Mycotic pseudoaneurysm of transplant renal artery is a rare complication and warrants allograft nephrectomy. We report a 54-year-old renal allograft recipient who presented with 9.2 cm × 5.9 cm × 5.7 cm sized pseudoaneurysm of transplant renal artery. Blood culture grew Pseudomonas aeruginosa. The allograft was explanted, aneurysm was excised, and the allograft was reimplanted to right internal iliac artery with interposition of autogenous arterial graft. Microbiological examination of the aneurysm wall did not reveal active infection. The patient did well and at four years maintains normal renal function. Salvage of renal allograft is possible in selected patients with mycotic pseudoaneurysm of transplant renal artery.
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Massive hemorrhage due to external iliac artery laceration in kidney transplantation: A case report of an uncommon complication after CT guided drainage
Francesco Buia, Andrea Casadei, Camilla Sportoletti, Maurizio Zompatori
January-March 2016, 10(1):28-29
We report a case of a 56-year-old male with a kidney transplantation and a symptomatic peritransplant deep fluid collection who underwent a computed tomography (CT) guided drainage. Nine days after the procedure the patient had to be submitted to the surgical removal of the renal graft due to a massive bleeding caused by the position of the pigtail catheter lying on the wall of the external iliac artery.
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Hepatic artery thrombosis versus neurological complications – Role of antiplatelet medications in adult living donor liver transplantation
Naganathan Selvakumar, Subash Gupta, Neerav Goyal
January-March 2016, 10(1):5-8
Aspirin used in the post-operative period as prophylaxis for hepatic artery thrombosis (HAT) increases the risk of neurological complications (NC) in adult living donor liver transplantation (LDLT) recipients was the hypothesis. Case control study was done on 1400 cases operated in our institute. Pediatric transplants, combined liver kidney, cadaver transplants, dual lobe transplants, preexisting organic neurological dysfunction and patients whose records were missing were excluded from the study. There were effectively 880 cases in non-aspirin group (NAG) and 440 cases in aspirin group (AG). The groups were matched for various factors. There were more alcoholics in AG and more ALFs in NAG. On subgroup analysis these two etiological factors were found to be statistically insignificant P > 0.05. So the prophylactic protocol was aspirin 75 mg once daily in all adults (age >12 years) once the platelet counts have reached 50,000 and there is no evidence of bleeding elsewhere. In pediatric population our protocol is use of aspirin 75 mg and clopidogrel 75 mg once daily once the platelet counts have reached 50,000 and there is no evidence of bleeding anywhere else.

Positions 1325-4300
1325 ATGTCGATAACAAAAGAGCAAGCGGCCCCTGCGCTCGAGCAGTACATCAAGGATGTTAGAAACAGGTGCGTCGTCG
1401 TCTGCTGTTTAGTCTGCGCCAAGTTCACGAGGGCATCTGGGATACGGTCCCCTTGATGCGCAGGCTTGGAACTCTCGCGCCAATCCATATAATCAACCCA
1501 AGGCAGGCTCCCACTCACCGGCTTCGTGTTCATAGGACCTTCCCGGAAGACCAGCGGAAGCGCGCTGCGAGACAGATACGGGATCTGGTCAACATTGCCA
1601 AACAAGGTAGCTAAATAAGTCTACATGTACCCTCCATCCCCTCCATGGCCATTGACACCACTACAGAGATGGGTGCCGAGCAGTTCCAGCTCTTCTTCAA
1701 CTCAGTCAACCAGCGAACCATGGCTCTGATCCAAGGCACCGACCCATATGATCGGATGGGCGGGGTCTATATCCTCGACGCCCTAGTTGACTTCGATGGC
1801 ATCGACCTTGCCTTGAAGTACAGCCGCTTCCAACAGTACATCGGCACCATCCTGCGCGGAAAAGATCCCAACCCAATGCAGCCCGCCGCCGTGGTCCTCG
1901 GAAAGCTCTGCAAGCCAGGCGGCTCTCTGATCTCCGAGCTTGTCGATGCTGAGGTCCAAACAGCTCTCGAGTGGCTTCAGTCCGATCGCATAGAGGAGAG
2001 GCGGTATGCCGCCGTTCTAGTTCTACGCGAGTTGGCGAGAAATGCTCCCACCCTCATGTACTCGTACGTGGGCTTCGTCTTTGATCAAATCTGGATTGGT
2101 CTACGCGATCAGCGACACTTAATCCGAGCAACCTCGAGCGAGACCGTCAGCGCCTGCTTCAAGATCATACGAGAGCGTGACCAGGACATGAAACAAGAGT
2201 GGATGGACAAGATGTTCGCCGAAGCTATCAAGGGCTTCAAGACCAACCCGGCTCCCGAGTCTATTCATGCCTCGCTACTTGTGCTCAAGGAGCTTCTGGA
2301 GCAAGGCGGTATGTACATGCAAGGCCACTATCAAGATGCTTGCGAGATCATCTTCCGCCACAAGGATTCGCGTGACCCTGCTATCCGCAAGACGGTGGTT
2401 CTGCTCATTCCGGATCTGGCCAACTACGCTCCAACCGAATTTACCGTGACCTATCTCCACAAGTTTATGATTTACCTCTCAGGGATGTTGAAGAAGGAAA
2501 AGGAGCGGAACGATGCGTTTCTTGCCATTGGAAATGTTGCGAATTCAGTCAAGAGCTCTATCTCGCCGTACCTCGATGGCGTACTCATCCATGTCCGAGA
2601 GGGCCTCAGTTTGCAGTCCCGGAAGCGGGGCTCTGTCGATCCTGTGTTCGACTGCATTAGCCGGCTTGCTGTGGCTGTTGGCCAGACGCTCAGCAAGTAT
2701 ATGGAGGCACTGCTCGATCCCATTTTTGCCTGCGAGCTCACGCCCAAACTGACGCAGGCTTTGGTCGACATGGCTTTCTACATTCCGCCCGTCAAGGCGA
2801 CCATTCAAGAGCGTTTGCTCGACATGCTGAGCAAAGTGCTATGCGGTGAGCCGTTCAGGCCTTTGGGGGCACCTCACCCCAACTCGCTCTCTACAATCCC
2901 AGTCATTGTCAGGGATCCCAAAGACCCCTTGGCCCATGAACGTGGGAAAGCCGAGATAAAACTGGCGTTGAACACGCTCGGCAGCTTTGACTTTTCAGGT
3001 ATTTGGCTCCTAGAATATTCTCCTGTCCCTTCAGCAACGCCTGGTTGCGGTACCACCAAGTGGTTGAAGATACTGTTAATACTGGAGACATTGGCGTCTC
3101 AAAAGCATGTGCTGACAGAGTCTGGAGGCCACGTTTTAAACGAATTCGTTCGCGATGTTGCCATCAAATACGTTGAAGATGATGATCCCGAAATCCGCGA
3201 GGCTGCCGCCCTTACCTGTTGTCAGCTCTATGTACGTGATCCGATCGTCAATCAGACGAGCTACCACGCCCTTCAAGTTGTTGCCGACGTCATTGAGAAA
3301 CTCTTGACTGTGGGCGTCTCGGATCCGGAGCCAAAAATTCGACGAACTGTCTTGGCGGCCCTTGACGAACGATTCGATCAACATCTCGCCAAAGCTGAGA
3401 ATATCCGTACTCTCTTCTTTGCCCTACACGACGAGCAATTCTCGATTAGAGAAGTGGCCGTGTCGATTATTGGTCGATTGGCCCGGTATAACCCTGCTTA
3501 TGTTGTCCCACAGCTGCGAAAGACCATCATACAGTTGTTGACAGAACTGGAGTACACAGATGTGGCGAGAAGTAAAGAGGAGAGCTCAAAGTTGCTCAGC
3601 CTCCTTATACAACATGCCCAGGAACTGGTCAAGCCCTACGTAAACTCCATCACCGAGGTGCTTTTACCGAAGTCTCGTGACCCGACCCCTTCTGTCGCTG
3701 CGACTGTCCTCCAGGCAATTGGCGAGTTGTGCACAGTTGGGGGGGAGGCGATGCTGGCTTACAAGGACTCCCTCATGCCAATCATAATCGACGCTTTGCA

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A de novo Randall disease in a kidney transplant recipient: A case report
Amina Izem, Béfa Noto-Kadou-Kaza, Kawtar Mabrouk, Naoufal Mtiou, Kossi Akomola Sabi, Selma El Khayat, Mohamed Zamd, Ghislaine Medkouri, Mohamed Gharbi Bengahanem, Benyounes Ramdani
January-March 2016, 10(1):30-32
Introduction: Randall disease called “monoclonal immunoglobulin deposition disease (MIDD)” and is defined histologically by the presence of deposits immunoglobulin (Ig) monoclonal, diffuse and continuous linear, non-organized within the tubular basement membranes, and frequently glomerular basement and vascular, often associated with accumulation of extracellular matrix. Only 11 cases of de novo Randall disease post-renal transplantation have been reported in the literature. Case presentation: We report a case of de novo Randall kidney and liver disease associated with myeloma diagnosed in the 20th month post-renal transplant in a woman of 49 years. The treatment had consisted of a decrease of immunosuppression and put on chemotherapy. The evolution was marked by graft loss with return to dialysis. The death occurred in a context of septic shock after the first cure of chemotherapy. Conclusion: A de novo Randall disease post-renal transplantation is not only very rare, but also there is no consensus of it is a management.
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Percutaneous drainage of splenic abscess in a renal transplant recipient – A case report
ND Srinivasaprasad, K Manokaran, R Vivekpraveen, M Edwin Fernando
January-March 2016, 10(1):22-24
Splenic abscess is a rare clinical entity with an incidence of 0.2–0.7% in autopsy-based studies.[1],[2] Moreover, abscess of the spleen is a very rare entity in post-renal transplant recipients. We encountered a rare case of this life-threatening infection in a 32-year-old gentleman who had undergone live related renal transplant 8 months ago. He presented with fever, malaise, left upper quadrant pain and non-productive cough. Computed tomography (CT) of the chest taken to assess the lower chest signs and ultrasound abdomen taken to assess the left upper quadrant pain revealed a large thick walled abscess (8 cm × 7 cm × 7.5 cm) in the spleen. He made a complete recovery after percutaneous pig tail catheter drainage of splenic abscess and intravenous antibiotics for 3 weeks.